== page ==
Should I Become a Kitchen Designer?
Kitchen designers are specialized interior designers, working exclusively with kitchen spaces. They help clients design all aspects of a kitchen, including color, fixtures, cabinetry, wall coverings, lighting and appliances. They may also work with electricians, plumbers and engineers if project requires major renovations. These professionals typically travel to meet with clients in their homes and often work evening and weekend hours.
|Degree Level||Associate's or bachelor's degree|
|Degree Field||Interior design|
|Experience||None for entry-level positions; 2 to 10 years of experience required to obtain certain credentials|
|Licensure and Certification||Requirements vary by state; designers cannot use the Registered Interior Designer designation without licensure or certification; voluntary certifications available|
|Key Skills||Artistic ability, creative, visualization, interpersonal and problem-solving skills, detail oriented, ability to use computer aided design (CAD) software|
|Salary||$54,850 per year (2014 average salary for all interior designers)|
Sources: U.S. Bureau of Labor Statistics, O*NET OnLine, Online Job Postings (August 2015)
Step 1: Complete Education
The National Kitchen & Bath Association (NKBA) currently accredits programs of various levels (certificate, associate's and bachelor's degree) that have special emphasis on kitchen design. Additionally, the Council for Interior Design Accreditation and the National Association of Schools of Art and Design accredit general interior design programs. Students can pursue a degree program in interior design to train for this profession. Courses in these programs may include design fundamentals, interior design graphics, interior lighting, color theory, interior construction and materials of interior design. Students also gain experience with computer aided design (CAD) software.
- Get involved outside of the classroom. Some interior design programs may offer the chance to be active with student associations. For instance, the NKBA offers student membership that provides access to local chapter meetings as well as options for searching for jobs or internships. Programs may also offer field trips and chances to participate in interior design competitions.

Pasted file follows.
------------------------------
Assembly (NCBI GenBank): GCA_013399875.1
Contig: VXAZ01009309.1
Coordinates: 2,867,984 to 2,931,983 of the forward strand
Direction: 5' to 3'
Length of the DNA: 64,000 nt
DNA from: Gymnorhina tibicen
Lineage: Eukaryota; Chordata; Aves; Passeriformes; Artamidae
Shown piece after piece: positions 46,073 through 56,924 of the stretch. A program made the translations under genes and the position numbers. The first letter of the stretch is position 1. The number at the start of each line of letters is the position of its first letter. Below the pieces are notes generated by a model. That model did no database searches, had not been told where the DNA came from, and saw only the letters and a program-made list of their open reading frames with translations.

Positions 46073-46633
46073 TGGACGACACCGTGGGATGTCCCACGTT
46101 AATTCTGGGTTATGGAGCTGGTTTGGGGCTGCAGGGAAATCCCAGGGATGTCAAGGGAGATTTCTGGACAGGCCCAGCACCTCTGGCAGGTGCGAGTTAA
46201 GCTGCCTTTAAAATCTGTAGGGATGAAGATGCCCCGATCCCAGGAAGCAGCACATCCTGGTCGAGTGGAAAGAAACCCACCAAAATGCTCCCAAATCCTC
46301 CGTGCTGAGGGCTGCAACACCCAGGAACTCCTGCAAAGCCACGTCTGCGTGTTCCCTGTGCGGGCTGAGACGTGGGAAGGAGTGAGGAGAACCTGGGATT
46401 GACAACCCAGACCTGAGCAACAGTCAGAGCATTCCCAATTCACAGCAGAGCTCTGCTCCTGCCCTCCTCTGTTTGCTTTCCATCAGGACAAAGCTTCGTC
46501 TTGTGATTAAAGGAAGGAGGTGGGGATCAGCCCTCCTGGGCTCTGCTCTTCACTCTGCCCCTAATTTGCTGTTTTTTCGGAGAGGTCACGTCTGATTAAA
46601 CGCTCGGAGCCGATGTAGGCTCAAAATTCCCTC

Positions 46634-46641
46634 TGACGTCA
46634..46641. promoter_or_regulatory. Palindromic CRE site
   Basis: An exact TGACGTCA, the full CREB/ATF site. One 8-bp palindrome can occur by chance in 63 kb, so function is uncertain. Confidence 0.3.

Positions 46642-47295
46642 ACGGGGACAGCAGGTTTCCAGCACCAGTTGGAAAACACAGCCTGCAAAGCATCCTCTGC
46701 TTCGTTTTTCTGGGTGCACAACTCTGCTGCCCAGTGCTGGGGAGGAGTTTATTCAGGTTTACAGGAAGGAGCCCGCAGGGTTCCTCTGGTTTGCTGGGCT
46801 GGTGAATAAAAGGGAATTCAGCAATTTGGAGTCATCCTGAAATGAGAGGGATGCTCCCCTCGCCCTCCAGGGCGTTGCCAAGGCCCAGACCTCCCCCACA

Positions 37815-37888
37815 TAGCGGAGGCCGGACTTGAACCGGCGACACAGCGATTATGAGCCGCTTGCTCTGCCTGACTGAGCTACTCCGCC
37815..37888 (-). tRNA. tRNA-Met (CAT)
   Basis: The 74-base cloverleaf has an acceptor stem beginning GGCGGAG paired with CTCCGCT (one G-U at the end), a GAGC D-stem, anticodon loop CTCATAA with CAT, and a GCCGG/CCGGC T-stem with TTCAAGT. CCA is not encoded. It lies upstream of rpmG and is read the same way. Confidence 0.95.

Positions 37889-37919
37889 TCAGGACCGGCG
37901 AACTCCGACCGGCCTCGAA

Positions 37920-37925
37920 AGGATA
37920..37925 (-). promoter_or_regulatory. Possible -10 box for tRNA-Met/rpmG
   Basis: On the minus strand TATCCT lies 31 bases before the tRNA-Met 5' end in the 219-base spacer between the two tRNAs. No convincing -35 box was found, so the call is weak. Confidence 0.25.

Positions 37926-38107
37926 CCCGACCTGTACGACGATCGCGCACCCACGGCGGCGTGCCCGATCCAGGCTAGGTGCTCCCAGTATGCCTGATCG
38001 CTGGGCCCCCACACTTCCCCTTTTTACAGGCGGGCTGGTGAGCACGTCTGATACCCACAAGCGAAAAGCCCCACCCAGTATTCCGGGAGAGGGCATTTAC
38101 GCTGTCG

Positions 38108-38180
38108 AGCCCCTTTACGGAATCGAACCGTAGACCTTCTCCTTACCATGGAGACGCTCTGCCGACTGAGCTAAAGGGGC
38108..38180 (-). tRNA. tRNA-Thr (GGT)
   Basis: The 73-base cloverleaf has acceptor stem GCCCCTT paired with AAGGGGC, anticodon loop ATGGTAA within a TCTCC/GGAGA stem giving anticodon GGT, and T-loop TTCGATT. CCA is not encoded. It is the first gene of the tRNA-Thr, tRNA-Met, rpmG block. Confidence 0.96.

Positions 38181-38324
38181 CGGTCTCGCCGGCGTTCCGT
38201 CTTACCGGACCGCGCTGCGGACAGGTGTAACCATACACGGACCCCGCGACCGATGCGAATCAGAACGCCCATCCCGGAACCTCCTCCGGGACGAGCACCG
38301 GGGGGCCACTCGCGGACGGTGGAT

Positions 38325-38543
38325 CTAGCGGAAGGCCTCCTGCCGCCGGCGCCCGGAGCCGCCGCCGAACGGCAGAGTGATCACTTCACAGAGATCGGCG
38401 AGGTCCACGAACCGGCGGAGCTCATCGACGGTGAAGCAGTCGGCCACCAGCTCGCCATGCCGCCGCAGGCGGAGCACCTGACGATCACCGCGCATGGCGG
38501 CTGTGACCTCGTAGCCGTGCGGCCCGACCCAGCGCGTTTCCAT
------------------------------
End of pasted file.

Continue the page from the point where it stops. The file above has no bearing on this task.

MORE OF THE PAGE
Step 2: Get Experience With an Entry-Level Position
Kitchen designers may begin their careers as assistants to registered kitchen designers. Assistants provide support in all areas of kitchen design. Other graduates may work at home furnishing stores, showrooms or design centers. Sales, customer service, marketing or other non-design positions with such companies can provide opportunities to develop contacts and gain relevant experience.
- Maximize your early years in the workforce. The National Council for Interior Design Qualification (NCIDQ) offers a monitored program for entry-level design workers. This program, called the Interior Design Experience Program (IDEP), gives students supervised, documented work experience while preparing them for certification. Credit is also given for observation and continuing education experiences. Students must register for the program within 2 years of graduation, which typically takes 2 to 3 years to complete.
- Sharpen necessary computer skills. Though designers may do freehand work, CAD software is used widely in the field. Working alongside experienced professionals is a great way for students to hone and build on their computer skills.
Step 3: Become Licensed or Certified as an Interior Designer
Kitchen designers who wish to use the designation, Registered Interior Designer, must pursue licensure according to the rules of their state. The NCIDQ offers a licensing and certification exam for designers who hold a bachelor's degree and have 2 years of experience. Interior designers in states that don't require a license can choose to take this exam if they want to increase their credentials. The exam assesses designers' knowledge of design development, professional practice and contract documents. A passing score on the exam is required for professional membership in the American Society of Interior Designers and the International Interior Design Association.
Step 4: Consider Specialty Certifications to Demonstrate Expertise
Optional certifications for those working in this field are available from the National Kitchen & Bath Association. The exams for these credentials test professionals on business management, products, materials, planning, design and construction. There are several levels of this voluntary certification: the Associate Kitchen & Bath Designer credential is possible after 2 years of qualifying work, while the Certified Kitchen Designer credential requires 7 years of experience, of which 3 years are focused on kitchen and bath design. These certifications require client references and professional affidavits in addition to a passing score on the exam. Eventually, with 100 hours of education, 10 years of experience and previous certifications, the Certified Master Kitchen & Bath Designer (CMKBD) credential can become a possibility.